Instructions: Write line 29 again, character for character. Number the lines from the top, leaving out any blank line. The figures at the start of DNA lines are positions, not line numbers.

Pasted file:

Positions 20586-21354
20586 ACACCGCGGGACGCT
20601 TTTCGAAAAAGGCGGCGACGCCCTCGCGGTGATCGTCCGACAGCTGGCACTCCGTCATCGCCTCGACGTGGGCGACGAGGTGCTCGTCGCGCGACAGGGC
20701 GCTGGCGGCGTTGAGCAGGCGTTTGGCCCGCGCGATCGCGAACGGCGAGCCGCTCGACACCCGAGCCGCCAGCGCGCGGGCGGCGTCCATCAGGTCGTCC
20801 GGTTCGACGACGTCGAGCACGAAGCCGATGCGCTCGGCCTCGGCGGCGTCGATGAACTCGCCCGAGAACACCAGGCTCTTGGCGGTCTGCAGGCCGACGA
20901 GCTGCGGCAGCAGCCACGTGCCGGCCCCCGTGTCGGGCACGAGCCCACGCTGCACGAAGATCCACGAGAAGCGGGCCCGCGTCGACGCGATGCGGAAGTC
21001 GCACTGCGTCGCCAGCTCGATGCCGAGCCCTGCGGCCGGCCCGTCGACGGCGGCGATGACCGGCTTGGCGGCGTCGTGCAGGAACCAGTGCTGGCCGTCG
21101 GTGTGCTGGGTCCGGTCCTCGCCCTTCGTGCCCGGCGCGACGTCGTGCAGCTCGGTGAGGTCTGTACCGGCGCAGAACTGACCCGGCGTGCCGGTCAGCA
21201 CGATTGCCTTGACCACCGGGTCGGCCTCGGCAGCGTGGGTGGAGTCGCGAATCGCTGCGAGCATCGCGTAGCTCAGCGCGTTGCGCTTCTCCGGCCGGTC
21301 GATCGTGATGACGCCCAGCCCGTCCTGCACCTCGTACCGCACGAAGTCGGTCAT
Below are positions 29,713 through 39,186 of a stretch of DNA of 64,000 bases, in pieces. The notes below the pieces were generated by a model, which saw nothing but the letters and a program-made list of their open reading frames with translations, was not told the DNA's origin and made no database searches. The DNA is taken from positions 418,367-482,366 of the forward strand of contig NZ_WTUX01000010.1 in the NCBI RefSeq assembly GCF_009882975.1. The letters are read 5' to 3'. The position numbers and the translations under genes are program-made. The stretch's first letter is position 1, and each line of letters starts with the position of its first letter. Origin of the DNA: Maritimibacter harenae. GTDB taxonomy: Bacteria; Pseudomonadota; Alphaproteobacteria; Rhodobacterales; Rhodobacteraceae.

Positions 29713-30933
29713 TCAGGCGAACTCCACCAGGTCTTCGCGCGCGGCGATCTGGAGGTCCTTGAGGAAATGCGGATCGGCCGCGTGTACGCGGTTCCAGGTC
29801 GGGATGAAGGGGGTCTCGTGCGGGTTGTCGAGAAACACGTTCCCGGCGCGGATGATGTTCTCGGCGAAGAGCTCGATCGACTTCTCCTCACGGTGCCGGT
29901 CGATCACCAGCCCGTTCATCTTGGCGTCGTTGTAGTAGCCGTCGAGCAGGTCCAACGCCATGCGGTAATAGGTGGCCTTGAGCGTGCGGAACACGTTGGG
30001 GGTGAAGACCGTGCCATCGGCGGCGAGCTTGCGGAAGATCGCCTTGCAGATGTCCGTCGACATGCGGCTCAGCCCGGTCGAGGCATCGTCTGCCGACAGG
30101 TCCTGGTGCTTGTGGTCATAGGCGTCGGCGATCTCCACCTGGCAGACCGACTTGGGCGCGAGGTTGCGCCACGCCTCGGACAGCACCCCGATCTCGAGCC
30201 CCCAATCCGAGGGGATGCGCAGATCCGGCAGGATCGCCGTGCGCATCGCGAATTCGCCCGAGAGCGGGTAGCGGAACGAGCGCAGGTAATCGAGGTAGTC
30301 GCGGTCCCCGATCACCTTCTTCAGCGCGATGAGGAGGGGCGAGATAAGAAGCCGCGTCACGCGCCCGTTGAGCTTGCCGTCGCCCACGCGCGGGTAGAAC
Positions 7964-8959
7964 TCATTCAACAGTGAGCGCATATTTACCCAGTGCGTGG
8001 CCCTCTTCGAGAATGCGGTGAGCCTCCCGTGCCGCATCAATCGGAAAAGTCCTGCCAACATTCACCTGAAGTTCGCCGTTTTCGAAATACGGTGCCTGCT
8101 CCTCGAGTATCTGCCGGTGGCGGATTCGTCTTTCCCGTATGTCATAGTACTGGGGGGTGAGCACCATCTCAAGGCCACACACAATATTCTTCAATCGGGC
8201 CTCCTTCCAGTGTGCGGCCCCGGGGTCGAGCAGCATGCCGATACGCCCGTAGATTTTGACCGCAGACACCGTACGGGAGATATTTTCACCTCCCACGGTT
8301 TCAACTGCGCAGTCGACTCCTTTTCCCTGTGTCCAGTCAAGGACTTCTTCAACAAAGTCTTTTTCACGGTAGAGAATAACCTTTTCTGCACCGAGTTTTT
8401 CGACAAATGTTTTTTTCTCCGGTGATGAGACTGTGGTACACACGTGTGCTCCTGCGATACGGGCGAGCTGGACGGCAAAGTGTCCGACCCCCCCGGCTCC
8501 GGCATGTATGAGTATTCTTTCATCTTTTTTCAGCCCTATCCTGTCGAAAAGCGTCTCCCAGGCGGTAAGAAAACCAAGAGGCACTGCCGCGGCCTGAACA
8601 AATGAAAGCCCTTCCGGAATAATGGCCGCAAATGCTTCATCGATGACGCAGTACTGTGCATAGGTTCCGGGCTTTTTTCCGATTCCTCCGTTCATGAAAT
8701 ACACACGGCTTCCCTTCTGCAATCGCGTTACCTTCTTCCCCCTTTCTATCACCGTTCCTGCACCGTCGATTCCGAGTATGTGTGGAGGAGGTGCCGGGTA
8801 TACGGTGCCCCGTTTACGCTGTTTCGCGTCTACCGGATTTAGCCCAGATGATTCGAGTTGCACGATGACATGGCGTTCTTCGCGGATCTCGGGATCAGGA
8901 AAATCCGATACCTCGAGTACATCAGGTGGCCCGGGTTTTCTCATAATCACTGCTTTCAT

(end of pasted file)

8701 ACACACGGCTTCCCTTCTGCAATCGCGTTACCTTCTTCCCCCTTTCTATCACCGTTCCTGCACCGTCGATTCCGAGTATGTGTGGAGGAGGTGCCGGGTA